In his latest book, REVOLVER, Robert Rodriguez — the pop-culture historian, not the film director — details HOW THE BEATLES REIMAGINED ROCK’N’ROLL. While you await our review, take a glimpse inside the book, in this excerpt on how the landmark album was received by critics.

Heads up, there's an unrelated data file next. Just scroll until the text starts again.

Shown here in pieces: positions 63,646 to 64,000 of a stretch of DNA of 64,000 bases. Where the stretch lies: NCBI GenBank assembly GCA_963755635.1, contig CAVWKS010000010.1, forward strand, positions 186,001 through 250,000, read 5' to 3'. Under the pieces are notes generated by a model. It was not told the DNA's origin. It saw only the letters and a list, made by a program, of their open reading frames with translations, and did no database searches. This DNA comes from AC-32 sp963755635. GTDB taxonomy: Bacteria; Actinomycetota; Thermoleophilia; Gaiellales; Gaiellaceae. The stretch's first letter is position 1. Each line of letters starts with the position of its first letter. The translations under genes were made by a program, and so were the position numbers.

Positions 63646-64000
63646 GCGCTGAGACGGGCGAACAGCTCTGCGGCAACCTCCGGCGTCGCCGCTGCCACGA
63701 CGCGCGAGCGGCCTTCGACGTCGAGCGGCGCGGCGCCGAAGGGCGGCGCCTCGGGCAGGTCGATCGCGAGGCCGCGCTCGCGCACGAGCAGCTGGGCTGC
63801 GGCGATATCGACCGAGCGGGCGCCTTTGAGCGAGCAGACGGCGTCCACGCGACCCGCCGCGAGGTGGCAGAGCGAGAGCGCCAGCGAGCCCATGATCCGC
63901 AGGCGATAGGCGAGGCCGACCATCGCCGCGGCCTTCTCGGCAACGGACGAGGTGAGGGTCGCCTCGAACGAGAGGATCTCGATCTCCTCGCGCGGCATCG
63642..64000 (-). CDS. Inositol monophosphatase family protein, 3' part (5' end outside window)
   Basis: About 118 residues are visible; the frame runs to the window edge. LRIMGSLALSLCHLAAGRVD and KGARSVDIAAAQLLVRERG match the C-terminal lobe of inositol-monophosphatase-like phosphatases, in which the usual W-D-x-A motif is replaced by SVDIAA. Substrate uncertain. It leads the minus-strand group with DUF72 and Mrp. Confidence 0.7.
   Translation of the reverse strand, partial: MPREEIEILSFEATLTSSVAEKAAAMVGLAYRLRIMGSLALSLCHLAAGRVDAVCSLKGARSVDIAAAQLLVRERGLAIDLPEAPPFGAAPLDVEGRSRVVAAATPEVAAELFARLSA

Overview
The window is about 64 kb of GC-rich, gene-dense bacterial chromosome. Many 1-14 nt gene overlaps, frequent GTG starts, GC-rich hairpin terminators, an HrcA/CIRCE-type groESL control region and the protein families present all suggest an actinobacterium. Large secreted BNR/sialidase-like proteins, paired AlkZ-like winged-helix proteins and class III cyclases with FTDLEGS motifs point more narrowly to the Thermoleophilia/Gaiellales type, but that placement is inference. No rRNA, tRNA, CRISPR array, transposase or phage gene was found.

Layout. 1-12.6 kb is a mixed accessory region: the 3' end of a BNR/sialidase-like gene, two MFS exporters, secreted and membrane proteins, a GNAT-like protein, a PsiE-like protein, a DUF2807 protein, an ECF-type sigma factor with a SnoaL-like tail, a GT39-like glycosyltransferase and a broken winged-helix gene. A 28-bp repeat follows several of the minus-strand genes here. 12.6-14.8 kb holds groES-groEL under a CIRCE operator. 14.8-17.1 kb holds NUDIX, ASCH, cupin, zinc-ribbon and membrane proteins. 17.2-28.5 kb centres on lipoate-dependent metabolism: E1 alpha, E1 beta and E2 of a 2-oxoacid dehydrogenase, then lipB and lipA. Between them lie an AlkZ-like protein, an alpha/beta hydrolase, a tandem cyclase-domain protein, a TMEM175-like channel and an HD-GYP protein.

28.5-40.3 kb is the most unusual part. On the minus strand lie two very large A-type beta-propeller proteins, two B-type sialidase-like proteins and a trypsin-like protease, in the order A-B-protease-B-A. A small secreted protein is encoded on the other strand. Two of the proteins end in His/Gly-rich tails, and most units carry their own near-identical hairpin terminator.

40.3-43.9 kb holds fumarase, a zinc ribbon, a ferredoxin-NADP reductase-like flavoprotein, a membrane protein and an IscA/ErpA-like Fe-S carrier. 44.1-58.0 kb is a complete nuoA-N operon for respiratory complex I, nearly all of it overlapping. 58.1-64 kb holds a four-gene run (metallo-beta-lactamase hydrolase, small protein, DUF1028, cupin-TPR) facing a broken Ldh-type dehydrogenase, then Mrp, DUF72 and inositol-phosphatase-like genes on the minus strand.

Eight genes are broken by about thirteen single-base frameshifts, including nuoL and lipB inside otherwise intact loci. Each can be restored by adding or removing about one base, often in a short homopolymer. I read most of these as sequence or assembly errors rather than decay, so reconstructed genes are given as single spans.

Ahead of the curve in recognizing Revolver as something special was critic Richard Gold- stein, writing for New York’s Village Voice. Just out of college, Goldstein was on his way to a long and distinguished career when he sang the praises of this new Beatles release. “Hear it once and you know it’s important. Hear it twice, it makes sense. Third time around, it’s fun. Fourth time, it’s subtle. On the fifth hearing, Revolver becomes sublime.” Though his review overall gave the Beatles much credit for doing something distinctly new as they explored the possibilities of what a rock album could be, Goldstein would distinguish himself the following year as one of the few professional critics that did not fall all over himself to exalt Sgt. Pepper.
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